Of course, they’ve yet to invent a test that is both “non-invasive” and “totally accurate,” so the nuchal scan is NOT a diagnostic tool. But it IS a nice option for anyone on the fence about testing. If the results are suspect, you can move on to CVS, but if everything looks great, you can breathe a nice sigh of relief and skip the rest. The nuchal scan is done between 11 and 14 weeks. (Although the brochure I received from my doctor says 13 weeks, 6 days is the latest it can be performed.)

Chorionic villus sampling examines fetal cells collected from the placenta — specifically, from these tiny fingerlike spidery things called chorionic villi. Your doctor will use a thin catheter through your cervix or a needle through your abdomen to collect the cells, depending on the position of your placenta. I’m pretty sure it hurts a bit. It’s generally done between 10 and 12 weeks, and is considered more than 99% accurate.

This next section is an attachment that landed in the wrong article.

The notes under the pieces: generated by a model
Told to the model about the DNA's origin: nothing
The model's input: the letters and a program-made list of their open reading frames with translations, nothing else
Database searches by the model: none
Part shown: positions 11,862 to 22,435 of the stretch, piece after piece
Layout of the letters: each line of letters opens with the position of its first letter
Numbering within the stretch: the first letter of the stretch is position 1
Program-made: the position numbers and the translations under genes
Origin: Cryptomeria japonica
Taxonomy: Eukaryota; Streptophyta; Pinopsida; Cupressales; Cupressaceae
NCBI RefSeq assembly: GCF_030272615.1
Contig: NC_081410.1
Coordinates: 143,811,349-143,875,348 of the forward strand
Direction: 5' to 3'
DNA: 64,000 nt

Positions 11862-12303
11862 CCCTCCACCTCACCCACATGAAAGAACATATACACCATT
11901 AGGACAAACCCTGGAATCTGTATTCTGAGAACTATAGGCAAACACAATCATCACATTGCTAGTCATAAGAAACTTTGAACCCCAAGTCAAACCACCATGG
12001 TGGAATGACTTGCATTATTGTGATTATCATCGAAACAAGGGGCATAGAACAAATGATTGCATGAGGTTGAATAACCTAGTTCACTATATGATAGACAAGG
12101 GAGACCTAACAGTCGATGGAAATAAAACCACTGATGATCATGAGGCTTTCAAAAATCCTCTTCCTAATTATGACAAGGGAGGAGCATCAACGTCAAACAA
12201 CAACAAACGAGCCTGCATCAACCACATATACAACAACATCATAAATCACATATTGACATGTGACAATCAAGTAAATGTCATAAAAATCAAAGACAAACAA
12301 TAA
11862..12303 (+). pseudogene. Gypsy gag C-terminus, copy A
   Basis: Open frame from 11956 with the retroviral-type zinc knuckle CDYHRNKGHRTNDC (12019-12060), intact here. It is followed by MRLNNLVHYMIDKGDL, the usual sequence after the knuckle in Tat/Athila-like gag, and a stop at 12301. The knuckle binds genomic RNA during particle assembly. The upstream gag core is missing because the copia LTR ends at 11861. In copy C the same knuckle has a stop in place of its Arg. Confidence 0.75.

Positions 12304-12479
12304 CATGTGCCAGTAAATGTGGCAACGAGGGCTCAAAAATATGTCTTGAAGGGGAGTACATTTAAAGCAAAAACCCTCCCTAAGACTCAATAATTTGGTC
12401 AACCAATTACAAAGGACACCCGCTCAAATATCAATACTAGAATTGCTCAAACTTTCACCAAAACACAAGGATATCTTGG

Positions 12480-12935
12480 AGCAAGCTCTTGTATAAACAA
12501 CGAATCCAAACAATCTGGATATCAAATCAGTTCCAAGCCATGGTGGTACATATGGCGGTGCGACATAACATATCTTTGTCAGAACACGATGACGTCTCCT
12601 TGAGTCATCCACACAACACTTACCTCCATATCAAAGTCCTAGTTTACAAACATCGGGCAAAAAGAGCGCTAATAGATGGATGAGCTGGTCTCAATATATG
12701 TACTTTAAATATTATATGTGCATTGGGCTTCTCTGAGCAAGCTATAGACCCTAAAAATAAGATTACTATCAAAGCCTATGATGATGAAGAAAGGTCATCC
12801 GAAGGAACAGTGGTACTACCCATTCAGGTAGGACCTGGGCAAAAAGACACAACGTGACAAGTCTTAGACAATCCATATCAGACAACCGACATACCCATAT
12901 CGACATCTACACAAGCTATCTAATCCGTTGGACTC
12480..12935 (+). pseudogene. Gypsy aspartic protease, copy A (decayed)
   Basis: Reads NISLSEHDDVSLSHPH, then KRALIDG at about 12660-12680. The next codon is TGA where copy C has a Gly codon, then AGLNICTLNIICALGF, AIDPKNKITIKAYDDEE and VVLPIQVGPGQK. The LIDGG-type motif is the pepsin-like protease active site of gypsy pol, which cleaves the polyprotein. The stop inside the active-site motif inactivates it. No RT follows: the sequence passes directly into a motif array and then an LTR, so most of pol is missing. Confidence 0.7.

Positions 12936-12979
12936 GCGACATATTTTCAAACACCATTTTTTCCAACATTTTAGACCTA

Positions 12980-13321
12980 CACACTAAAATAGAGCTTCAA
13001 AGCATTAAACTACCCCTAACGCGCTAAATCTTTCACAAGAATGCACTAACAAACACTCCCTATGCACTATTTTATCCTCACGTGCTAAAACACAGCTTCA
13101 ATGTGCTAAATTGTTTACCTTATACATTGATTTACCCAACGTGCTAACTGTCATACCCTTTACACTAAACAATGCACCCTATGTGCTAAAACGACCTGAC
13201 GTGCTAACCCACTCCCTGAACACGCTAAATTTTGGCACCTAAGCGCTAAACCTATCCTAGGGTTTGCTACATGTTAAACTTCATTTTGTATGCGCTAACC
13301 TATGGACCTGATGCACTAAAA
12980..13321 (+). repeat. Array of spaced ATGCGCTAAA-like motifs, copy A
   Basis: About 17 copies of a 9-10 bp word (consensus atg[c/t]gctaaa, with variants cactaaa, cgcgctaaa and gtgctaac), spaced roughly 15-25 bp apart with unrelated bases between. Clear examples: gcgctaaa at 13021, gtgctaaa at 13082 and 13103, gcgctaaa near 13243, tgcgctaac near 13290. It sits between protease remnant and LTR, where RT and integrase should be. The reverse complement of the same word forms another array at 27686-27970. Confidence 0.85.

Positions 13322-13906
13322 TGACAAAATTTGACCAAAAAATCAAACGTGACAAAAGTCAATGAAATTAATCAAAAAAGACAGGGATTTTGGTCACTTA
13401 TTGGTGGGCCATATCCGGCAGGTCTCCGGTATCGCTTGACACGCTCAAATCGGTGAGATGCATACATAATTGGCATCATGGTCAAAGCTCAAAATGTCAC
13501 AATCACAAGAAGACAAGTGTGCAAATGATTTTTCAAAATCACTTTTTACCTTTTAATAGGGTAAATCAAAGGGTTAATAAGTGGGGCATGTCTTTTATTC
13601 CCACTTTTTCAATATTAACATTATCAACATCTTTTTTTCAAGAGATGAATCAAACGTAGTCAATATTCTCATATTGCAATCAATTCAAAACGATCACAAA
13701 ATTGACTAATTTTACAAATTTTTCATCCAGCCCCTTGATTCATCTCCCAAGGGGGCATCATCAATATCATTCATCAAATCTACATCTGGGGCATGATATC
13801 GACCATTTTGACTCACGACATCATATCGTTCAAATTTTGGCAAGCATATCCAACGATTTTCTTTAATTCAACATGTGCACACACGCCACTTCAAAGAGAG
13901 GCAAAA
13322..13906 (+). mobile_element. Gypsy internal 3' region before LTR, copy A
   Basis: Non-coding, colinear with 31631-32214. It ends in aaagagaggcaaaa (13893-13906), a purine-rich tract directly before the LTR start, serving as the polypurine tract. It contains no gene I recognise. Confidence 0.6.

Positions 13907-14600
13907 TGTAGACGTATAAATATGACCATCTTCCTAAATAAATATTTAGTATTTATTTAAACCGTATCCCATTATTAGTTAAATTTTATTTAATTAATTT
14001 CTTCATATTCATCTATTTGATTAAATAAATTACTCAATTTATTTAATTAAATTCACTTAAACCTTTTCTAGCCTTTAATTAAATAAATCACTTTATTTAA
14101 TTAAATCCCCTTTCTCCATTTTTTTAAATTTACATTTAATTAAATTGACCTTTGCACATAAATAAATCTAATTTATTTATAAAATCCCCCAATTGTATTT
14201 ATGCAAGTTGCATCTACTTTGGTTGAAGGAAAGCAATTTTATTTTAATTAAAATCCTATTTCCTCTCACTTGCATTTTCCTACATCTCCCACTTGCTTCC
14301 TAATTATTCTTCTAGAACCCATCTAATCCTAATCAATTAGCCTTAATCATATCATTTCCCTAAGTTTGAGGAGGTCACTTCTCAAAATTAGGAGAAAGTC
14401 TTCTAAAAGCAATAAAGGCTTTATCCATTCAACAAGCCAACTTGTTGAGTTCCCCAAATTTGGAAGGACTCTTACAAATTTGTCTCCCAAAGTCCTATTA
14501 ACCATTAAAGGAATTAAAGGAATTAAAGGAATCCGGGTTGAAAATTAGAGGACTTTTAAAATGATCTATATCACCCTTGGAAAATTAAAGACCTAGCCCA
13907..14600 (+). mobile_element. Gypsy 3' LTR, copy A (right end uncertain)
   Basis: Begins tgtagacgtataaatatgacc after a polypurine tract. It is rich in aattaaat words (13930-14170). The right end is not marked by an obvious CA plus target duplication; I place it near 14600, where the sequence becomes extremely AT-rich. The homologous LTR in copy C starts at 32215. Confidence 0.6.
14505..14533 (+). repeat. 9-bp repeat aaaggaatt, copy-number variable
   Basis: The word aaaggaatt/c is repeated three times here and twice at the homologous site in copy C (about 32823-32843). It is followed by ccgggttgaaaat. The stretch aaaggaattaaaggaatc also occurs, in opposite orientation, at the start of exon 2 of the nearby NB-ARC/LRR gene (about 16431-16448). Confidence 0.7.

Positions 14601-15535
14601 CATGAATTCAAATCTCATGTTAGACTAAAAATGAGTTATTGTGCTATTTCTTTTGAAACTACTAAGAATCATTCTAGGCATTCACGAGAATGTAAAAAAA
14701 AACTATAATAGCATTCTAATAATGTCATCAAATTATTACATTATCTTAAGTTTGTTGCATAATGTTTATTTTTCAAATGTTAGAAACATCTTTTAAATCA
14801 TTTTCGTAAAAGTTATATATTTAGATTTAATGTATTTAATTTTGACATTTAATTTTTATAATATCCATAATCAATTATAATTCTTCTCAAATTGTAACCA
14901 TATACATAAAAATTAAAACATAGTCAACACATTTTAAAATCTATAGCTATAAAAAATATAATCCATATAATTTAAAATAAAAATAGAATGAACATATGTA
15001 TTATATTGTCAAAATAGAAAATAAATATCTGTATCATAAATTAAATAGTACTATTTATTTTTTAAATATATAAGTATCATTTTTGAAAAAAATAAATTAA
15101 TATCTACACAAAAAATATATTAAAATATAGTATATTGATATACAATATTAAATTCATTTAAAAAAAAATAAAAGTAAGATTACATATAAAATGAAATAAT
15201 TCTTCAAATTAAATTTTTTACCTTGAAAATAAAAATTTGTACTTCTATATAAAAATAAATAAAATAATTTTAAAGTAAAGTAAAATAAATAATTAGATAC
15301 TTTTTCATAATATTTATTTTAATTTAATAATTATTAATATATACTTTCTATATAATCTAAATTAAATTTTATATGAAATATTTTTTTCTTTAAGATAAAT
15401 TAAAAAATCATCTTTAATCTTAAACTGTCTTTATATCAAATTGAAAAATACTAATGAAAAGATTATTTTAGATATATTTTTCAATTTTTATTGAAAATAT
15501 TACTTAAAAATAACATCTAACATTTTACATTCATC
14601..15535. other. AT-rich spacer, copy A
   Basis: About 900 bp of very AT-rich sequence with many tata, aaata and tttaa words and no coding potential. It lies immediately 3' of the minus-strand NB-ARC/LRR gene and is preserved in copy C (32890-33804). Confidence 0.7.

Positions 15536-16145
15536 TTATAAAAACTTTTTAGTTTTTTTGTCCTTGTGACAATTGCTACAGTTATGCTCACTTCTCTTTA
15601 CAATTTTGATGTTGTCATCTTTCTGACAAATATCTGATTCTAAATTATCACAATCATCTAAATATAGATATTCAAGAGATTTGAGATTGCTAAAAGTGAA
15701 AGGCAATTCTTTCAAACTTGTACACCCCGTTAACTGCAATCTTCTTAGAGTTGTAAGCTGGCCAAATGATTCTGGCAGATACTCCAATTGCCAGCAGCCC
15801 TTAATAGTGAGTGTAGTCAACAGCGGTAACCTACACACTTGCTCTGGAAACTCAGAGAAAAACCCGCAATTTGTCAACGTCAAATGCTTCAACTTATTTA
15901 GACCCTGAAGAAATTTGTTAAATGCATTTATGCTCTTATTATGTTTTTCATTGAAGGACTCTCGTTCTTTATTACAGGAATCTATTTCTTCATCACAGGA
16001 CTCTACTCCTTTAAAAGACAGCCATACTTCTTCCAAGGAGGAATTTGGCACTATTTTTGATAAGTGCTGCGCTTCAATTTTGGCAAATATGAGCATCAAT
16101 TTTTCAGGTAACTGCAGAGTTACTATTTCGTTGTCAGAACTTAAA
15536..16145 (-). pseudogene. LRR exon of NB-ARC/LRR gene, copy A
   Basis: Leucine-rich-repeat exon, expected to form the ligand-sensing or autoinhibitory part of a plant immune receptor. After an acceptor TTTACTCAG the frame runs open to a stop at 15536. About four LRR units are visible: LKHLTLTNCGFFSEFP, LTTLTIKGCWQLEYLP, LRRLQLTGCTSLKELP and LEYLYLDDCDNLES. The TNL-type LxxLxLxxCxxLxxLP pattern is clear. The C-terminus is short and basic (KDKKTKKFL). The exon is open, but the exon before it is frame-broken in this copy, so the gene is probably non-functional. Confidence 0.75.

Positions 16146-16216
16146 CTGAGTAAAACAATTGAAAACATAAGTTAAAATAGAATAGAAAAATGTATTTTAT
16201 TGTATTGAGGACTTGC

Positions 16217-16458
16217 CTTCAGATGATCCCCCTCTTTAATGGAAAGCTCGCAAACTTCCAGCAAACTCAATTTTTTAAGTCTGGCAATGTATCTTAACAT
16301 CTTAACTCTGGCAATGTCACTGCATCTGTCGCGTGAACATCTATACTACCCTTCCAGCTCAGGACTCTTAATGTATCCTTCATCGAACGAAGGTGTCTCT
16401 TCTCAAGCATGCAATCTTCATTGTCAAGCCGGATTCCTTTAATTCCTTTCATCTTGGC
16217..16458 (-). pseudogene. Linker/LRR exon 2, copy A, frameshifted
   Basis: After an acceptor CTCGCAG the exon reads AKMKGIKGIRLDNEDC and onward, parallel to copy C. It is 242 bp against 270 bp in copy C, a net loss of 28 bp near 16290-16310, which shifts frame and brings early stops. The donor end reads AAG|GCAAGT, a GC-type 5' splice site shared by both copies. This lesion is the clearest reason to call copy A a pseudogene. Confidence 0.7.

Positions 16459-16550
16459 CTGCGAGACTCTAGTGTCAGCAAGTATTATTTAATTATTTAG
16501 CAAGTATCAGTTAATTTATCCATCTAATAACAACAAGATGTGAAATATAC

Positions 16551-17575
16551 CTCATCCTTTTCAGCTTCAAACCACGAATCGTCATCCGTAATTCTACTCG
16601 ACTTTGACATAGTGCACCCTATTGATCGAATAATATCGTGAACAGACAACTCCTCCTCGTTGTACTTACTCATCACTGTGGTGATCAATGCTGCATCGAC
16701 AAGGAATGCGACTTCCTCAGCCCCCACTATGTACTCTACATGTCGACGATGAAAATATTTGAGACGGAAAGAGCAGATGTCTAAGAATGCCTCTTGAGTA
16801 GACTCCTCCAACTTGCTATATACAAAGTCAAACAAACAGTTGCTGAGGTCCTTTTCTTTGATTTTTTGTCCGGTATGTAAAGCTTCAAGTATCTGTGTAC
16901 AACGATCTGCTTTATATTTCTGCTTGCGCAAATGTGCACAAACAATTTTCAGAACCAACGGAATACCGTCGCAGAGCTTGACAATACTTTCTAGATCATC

Again, these tests are completely optional. I admit I’m mostly going for the nuchal scan because 1) I like ultrasounds, 2) my insurance pays for it, and 3) I suppose, if I am going to have a child with disabilities, I’d like to know as soon as possible so we can prepare ourselves for it. I tentatively believe I’m one of those “I’ll have this baby no matter what” people, but I also admit to being rather spoiled and blase about the whole thing, because I don’t have any reason to believe my child would even be disabled. I’m only 30, have no family history, my first kid turned out all right, etc. Ah, hubris.

(Trust me on this, though: about 10 minutes before my appointment I will fuh-REAK the eff out over the test and panicpanicpanic because THERE IS SOMETHING WRONG WITH MAH BABY I KNOW IT.)